Maybe the scientists and alchemists of the “Medieval Period” knew what they were doing.
In a collaborative effort at the University of Nottingham, a researcher in Medieval English translated a cure for eye infections written in medieval English from Bald’s Leechbook, a famed ninth century text, and a lab scientist recreated the concoction as closely as possible. Â Then, in a controlled environment, using a heavily resistant colony of MRSA, the superbug plaguing hospitals everywhere, the lab scientists applied the “eye salve” and the next day, the superbug had all but gone POOF!
Microbiologist Freya Harrison, who led the work in the lab at the School of Life Sciences, said, â€œWhat we found was very interesting â€” we found that Baldâ€™s eyesalve is incredibly potent as an anti-Staphylococcal antibiotic in this context. Â We were going from a mature, established population of a few billion cells, all stuck together in this highly protected biofilm coat, to really just a few thousand cells left alive. This is a massive, massive killing ability.â€
So what was in this magic elixir from the Dark Ages that annihilates modern superbugs?
Christina Lee, an expert on Anglo-Saxon society from the School of English at the University of Nottingham, translated the ancient manuscript despite some ambiguities in the text.
â€œWe chose this recipe in Baldâ€™s Leechbook because it contains ingredients such as garlic that are currently investigated by other researchers on their potential antibiotic effectiveness,â€ Lee said in a video posted on the universityâ€™s website.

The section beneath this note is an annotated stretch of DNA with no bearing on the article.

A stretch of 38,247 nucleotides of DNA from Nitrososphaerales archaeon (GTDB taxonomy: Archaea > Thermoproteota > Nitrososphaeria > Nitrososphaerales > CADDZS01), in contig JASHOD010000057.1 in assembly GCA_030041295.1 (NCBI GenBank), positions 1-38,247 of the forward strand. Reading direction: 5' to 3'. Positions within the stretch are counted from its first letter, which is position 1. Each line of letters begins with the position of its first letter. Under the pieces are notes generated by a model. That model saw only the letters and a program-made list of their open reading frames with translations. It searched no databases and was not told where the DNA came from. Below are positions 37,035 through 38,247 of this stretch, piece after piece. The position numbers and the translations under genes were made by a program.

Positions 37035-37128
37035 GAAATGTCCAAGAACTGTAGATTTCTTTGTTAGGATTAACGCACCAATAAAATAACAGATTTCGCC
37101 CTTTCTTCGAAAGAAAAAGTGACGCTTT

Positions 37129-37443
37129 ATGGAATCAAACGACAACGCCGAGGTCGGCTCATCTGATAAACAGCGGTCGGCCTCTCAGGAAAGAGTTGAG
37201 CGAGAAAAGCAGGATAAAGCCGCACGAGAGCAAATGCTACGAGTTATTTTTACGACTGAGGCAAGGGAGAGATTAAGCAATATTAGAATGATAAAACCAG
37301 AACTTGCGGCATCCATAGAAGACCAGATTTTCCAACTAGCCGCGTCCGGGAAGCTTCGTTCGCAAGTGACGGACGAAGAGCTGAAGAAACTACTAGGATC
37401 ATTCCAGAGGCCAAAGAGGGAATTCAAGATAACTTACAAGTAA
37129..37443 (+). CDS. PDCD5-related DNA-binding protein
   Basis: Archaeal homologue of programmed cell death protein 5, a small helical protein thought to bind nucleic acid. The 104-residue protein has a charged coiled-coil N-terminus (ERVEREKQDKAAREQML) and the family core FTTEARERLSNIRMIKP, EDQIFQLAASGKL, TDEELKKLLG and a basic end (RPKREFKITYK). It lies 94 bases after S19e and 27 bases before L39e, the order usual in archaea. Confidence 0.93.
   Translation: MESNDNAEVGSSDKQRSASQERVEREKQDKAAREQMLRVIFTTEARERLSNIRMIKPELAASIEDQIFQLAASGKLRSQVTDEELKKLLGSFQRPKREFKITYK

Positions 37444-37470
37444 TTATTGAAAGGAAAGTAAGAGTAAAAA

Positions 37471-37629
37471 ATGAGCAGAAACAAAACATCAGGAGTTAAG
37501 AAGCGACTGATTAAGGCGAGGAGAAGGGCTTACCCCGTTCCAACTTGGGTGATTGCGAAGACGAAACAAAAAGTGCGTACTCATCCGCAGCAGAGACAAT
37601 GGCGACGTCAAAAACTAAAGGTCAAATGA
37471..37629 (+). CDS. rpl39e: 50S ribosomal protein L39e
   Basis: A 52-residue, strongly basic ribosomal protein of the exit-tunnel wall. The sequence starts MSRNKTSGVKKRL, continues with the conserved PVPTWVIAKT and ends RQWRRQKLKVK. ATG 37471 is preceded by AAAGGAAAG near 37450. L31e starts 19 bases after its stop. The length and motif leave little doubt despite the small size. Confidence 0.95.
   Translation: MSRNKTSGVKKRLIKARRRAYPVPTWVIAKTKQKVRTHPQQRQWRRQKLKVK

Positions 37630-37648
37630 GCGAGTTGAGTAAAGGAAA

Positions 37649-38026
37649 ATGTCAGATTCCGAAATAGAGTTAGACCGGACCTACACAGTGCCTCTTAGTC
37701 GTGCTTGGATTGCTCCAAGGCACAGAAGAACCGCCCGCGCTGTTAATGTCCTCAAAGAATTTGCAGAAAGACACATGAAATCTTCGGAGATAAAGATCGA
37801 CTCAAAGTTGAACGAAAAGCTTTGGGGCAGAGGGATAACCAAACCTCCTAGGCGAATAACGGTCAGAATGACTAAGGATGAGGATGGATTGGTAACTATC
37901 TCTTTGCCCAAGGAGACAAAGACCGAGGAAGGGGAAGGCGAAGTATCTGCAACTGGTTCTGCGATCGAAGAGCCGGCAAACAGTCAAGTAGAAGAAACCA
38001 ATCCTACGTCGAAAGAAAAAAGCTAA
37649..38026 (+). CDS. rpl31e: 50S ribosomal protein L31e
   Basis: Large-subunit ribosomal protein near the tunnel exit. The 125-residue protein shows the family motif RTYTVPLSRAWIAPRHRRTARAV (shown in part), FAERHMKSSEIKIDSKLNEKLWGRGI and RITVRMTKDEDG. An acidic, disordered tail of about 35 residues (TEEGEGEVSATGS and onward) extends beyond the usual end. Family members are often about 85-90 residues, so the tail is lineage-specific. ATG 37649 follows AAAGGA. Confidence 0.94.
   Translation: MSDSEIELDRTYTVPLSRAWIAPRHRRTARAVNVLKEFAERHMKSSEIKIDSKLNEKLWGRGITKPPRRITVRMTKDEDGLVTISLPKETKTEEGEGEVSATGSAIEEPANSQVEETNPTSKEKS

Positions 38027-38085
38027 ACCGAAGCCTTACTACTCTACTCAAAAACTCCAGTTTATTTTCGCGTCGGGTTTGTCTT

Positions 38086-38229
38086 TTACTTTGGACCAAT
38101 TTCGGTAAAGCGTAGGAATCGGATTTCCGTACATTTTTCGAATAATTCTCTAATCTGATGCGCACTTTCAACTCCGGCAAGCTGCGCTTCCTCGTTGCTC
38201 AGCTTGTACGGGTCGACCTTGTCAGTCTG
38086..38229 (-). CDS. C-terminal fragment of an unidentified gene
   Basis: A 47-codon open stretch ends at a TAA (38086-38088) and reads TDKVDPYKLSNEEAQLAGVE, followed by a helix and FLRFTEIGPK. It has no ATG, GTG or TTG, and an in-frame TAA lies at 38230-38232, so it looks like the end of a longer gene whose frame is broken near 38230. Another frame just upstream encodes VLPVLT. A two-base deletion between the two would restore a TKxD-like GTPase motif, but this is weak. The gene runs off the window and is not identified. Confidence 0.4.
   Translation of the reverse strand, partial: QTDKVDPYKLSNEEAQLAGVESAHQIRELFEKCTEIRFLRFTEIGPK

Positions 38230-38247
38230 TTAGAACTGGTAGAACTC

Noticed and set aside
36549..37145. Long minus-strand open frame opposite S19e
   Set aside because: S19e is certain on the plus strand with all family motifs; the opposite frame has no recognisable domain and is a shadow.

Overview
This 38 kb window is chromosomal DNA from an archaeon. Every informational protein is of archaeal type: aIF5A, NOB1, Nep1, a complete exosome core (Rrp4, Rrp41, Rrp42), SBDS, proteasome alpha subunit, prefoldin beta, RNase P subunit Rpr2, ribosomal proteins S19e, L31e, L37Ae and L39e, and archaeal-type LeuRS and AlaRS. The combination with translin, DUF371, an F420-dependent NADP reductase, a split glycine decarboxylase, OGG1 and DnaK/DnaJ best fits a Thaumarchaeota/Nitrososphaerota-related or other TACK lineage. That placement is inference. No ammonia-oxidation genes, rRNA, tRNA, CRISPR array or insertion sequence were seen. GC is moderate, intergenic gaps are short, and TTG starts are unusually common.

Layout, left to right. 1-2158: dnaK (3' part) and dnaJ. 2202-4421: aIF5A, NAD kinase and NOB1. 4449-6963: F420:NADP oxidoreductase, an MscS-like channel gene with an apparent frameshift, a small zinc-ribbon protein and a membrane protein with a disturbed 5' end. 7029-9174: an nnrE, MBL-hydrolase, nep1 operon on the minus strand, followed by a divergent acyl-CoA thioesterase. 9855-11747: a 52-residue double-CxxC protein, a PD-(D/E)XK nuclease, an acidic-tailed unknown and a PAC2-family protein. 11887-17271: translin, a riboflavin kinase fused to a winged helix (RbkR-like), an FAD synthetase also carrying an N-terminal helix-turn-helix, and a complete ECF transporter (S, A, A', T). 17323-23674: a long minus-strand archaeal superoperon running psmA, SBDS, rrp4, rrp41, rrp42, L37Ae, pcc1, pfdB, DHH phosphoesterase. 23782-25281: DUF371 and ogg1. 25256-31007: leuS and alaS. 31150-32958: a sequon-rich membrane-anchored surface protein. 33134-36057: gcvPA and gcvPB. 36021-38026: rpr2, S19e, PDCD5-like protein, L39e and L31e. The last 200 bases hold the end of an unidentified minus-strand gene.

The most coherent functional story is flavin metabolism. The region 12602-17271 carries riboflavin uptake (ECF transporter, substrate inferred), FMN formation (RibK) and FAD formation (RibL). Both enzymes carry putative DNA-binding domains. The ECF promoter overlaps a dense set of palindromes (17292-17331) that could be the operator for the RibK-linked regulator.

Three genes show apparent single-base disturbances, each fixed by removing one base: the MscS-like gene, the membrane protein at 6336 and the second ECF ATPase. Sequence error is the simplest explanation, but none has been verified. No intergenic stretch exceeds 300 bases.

â€œAnd so we looked at a recipe that is fairly straightforward. Itâ€™s also a recipe where we are told itâ€™s the â€˜best of leechdomsâ€™ â€” how could you not test that? So we were curious.â€
In addition to onions and garlic, the recipe calls for wine, bile from a cow’s stomach and a few other things to be brewed in a brass vessel and stored for nine days before being put through a cloth. Â The substance is applied topically, and according to Harrison has a decent shelf life in the refrigerator.
In addition to the lab results in Nottingham, researchers at Texas Tech University were able to get the eye salve to kill MRSA in actual tissue, not just in an artificial environment. Â In short, the eye salve is more effective than modern anti-biotics. Â (Sounds like a lot more experimentation is in order.)
Could it possibly be that locked in the manuscripts of the age of alchemy are the answers to modern medicine’s greatest scourges? Â To the ladies of Nottingham, please, try some more of those recipes.
For the full fascinating story from the University of Nottingham: